The Centre’s decision to withdraw the replantation subsidy has come as a big blow to integrated tea plantation companies. Small tea growers (STGs), not regulated by the Tea Plantation Act, have started eating into the business of the large tea planters.
The ministry of commerce provided a 25% replantation subsidy, as tea bushes productivity remains for maximum period of 20 years. But replantation follows a 7-8 years gestation period which was proving to be a high cost for the government, which led the government to withdraw the subsidy.
A Tea Board of India official said, even as the subsidy has been stopped, the government has provided market access assistance under the guidelines for tea development and promotion, aiming greater foreign exchange earnings from tea.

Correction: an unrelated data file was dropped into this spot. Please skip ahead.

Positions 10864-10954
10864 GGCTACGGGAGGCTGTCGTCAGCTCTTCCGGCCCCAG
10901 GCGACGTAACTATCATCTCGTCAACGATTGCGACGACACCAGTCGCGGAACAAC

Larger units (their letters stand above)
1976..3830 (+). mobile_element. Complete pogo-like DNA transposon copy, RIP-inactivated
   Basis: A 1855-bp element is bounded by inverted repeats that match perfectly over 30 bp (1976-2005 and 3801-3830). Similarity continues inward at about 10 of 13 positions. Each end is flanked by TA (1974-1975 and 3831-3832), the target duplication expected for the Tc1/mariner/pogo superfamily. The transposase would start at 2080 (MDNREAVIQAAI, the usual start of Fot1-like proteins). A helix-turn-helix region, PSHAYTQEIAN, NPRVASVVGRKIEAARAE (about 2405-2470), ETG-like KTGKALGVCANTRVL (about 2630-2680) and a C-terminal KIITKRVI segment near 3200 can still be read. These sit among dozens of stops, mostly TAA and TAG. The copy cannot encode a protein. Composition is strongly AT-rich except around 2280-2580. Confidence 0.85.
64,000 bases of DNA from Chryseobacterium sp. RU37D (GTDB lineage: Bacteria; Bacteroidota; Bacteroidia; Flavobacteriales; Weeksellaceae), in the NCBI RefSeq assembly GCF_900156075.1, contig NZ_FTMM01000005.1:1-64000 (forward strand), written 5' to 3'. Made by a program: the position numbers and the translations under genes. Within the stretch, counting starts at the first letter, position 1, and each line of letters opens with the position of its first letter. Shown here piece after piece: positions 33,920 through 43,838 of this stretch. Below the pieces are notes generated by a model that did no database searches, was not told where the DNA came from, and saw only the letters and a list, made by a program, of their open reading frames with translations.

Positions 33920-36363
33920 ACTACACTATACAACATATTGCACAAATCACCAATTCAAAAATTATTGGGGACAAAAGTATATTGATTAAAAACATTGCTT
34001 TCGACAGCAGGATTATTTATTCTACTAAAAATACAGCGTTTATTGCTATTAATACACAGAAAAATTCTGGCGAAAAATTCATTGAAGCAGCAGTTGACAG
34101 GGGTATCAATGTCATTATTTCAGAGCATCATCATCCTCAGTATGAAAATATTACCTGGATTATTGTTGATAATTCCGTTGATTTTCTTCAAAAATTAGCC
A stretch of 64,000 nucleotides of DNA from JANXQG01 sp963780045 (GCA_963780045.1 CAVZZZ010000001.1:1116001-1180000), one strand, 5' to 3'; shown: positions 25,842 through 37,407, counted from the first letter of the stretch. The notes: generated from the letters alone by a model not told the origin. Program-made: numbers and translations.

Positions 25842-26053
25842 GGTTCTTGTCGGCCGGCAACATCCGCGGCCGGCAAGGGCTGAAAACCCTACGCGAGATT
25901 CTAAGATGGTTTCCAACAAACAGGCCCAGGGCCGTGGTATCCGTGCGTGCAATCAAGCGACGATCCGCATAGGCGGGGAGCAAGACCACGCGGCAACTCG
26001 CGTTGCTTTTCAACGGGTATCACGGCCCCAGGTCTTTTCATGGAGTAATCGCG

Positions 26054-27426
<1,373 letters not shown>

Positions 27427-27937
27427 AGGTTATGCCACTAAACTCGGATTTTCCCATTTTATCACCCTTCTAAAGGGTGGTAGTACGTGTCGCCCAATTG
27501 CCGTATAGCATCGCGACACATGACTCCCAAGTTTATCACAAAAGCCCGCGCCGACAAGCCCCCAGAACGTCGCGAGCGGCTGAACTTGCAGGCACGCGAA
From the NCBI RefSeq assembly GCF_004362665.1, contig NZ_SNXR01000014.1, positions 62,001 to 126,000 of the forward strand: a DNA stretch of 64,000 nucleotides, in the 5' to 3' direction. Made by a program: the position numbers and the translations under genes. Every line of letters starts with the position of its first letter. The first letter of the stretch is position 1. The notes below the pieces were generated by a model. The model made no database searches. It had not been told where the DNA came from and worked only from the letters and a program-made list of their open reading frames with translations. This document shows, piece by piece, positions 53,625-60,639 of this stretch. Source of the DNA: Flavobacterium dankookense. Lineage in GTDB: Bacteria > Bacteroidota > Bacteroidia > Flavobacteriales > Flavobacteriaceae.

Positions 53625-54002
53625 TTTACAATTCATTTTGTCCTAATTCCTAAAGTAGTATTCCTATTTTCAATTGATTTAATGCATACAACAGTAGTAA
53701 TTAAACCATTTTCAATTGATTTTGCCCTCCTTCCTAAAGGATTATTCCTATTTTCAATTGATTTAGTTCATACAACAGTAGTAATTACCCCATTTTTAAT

Large Indian tea producers account for 25% of the global tea production and employ around 35 lakh people. The replantation subsidy provided from 2008 up to 2021 in a cyclic order helped large players to produce quality tea leaves.
The autumn flush, harvested during November-December in Assam has also been lost this year, B. Barkatkoty, advisor North Eastern Tea Association said to Financial Express.
An ICRA- Assocham report says, consistent production increase from STGs since 2010 has turned detrimental to large players. In 2008, when India produced 950 million kgs a year, the STGs share was 250 million kgs. But in 2021 out of India’s production of 1400 million kgs, STGs share has come to 700 million kgs. The surfeit of teas primarily of the plainer category, from STG segment has led to pressure on auction averages, particularly of the CTC variety, mostly consumed domestically unlike orthodox that are exported. In case of North Indian tea auction the cost increase has far outweighed the price increase largely remaining rangebound at an average of Rs 120 per kg, the ICRA-Assocham report said.